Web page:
It is clear from the progress of the outbreak so far, not only that staff and residents of care homes are among the most vulnerable groups in our community, but that they have also taken a big part of the burden of illness and death in the outbreak. Furthermore, there has been much discussion through national media about the degree to which this outcome was partly as a result of policies that protected the capacity of the NHS, when there were fears that it could quickly become overwhelmed.
Detailed plans are now being put in place to monitor and protect these institutions. Indeed, much good local work has been done already, including a lot of work training for care staff in infection prevention and control.
Our schools, and other early years settings like nurseries, are also places where very many people come together: children, teachers and other staff, who are also fully integrated into local communities.
Children themselves tend to have mild illnesses when infected by coronavirus, but they can spread infection to others, and so any outbreaks in schools must be identified quickly, and steps taken to minimise wider risks of infection. And because schooling is so important to the wellbeing and future of our children, schools must operate in ways which minimise the likelihood of having to restrict access again, in the face of future cases and outbreaks.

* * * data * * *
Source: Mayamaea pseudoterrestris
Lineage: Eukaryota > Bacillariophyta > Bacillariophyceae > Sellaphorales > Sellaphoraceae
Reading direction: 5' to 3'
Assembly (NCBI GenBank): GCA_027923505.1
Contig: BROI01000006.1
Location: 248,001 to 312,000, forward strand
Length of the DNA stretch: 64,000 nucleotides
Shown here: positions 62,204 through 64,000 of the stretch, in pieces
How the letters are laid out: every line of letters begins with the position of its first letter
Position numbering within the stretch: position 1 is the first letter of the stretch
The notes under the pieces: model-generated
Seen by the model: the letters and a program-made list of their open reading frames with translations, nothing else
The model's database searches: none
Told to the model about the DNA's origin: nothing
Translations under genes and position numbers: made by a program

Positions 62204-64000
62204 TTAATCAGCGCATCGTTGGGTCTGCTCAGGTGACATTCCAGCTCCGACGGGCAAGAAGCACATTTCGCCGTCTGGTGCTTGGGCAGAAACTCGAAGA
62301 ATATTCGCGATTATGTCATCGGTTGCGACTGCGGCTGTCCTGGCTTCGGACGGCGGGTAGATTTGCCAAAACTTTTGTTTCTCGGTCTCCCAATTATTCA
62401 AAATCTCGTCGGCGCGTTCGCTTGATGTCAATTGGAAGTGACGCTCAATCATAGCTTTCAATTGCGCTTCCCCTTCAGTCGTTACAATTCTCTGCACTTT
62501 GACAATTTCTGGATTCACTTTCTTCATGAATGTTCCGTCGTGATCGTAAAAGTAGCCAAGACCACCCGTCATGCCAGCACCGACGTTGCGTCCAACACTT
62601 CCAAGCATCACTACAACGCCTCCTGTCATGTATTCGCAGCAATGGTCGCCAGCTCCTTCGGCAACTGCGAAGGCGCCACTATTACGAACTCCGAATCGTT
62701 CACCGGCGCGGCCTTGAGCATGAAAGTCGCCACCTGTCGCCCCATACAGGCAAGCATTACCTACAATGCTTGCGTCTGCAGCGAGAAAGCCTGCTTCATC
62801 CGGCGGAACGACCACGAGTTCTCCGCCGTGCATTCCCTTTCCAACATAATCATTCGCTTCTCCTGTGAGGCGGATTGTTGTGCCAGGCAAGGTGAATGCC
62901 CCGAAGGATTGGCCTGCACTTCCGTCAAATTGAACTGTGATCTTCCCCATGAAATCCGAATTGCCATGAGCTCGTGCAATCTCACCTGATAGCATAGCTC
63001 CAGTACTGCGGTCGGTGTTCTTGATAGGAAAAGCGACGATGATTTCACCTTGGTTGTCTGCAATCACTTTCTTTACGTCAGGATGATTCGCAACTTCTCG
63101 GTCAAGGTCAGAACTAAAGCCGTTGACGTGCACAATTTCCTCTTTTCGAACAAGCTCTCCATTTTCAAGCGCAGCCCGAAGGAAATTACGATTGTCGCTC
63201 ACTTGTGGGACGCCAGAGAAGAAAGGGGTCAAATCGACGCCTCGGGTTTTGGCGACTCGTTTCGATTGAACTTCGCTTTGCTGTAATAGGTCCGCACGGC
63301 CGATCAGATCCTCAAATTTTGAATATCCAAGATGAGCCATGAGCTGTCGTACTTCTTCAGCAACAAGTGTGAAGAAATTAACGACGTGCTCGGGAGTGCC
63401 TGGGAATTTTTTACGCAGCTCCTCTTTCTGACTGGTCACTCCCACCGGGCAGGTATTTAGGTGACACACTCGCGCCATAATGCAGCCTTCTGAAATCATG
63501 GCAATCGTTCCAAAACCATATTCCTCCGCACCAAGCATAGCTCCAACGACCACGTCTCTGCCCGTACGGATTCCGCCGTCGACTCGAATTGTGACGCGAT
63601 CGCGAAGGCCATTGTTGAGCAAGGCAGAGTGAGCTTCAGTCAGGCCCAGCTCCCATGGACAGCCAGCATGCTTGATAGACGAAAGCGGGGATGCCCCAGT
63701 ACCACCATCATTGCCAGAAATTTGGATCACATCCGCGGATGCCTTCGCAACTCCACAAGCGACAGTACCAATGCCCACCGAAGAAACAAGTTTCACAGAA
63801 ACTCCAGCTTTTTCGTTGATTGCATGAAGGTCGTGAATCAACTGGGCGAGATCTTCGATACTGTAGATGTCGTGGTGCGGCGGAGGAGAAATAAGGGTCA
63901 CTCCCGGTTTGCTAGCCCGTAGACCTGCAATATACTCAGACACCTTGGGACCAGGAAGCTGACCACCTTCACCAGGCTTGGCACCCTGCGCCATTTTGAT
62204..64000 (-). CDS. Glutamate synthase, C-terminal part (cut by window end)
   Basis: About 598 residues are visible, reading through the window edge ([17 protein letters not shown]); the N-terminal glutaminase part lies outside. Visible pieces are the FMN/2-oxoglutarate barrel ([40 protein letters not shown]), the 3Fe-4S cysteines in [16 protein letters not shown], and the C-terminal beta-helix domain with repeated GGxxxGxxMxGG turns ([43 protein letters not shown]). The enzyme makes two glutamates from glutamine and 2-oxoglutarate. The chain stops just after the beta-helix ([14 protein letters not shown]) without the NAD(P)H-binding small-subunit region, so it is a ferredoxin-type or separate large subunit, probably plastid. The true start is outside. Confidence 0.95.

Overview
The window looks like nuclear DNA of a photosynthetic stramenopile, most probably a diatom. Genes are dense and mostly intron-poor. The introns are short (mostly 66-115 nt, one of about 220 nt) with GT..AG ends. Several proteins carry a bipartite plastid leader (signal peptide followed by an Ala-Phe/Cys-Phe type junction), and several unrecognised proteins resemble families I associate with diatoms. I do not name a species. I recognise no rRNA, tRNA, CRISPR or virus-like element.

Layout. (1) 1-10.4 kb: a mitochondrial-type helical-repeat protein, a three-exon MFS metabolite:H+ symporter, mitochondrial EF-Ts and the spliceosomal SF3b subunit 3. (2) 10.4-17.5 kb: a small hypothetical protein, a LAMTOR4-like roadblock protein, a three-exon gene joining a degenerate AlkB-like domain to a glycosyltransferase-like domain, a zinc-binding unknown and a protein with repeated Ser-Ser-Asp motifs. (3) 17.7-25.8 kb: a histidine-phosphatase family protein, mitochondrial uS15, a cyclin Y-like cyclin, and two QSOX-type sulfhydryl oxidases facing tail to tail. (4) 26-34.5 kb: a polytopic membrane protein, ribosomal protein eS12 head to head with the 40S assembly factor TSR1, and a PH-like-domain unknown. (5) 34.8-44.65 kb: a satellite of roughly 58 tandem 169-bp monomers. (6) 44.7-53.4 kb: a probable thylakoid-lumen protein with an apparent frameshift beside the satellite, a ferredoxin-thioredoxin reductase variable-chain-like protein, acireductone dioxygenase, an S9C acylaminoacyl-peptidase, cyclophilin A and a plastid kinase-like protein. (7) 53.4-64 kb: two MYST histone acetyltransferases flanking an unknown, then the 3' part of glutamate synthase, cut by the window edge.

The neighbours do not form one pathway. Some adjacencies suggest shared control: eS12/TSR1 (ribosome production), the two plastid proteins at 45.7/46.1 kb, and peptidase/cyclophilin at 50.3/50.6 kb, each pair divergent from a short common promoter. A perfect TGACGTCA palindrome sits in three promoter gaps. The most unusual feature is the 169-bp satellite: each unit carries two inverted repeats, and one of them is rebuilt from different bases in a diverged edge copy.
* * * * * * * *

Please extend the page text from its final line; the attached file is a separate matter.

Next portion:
Therefore, one full theme of the LOMP is focused on these two settings. It should be noted that B&NES has two large universities and a multi-campus college, and we are also working with these settings to enable them to continue their important work in ways that minimise risks from coronavirus.
It should be also be noted that the NHS itself (and particularly hospitals, such as the RUH) are the biggest other area of concern, in terms of specific settings more vulnerable to infection spread. The reason that the LOMP is not asked to focus on NHS settings so closely is that the NHS has capacity of its own to manage these so called “nosocomial” outbreaks, although wherever this happens, the local authority is still a key partner, along with Public Health England.
In addition, a further theme of the LOMP is to identify other high risk groups in the community, whether by specific location or other circumstances or characteristics (such as homelessness). There are many such groups and places, so there will not be a specific detailed plan built for all possible eventualities. Rather, the aim is to identify and be ready to react swiftly to address concerns. This will depend on a good network of contacts and the application of our well-tested, generic communicable disease outbreak control plans which we have developed with Public Health England.